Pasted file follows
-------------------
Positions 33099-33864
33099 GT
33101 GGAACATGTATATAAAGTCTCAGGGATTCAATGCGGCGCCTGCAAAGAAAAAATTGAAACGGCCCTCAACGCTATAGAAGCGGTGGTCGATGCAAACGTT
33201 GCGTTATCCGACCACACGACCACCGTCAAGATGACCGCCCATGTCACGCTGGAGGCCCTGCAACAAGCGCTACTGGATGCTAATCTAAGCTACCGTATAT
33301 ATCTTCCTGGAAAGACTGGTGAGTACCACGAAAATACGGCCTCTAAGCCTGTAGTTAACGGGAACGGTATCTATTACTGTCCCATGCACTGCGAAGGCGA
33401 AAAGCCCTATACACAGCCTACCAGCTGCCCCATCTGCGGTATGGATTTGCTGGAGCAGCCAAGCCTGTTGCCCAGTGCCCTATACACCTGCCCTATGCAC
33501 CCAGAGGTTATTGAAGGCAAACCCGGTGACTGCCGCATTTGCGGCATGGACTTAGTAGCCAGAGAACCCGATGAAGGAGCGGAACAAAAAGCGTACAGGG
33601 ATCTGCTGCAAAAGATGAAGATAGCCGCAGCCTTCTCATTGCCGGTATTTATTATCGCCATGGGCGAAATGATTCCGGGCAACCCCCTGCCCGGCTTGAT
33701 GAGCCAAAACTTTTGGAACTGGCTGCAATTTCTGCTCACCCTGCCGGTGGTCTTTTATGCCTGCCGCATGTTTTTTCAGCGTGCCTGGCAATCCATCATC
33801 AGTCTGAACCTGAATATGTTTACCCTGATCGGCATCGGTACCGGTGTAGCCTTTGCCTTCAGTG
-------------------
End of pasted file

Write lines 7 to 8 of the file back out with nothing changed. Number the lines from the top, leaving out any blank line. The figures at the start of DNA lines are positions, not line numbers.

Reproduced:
33501 CCAGAGGTTATTGAAGGCAAACCCGGTGACTGCCGCATTTGCGGCATGGACTTAGTAGCCAGAGAACCCGATGAAGGAGCGGAACAAAAAGCGTACAGGG
33601 ATCTGCTGCAAAAGATGAAGATAGCCGCAGCCTTCTCATTGCCGGTATTTATTATCGCCATGGGCGAAATGATTCCGGGCAACCCCCTGCCCGGCTTGAT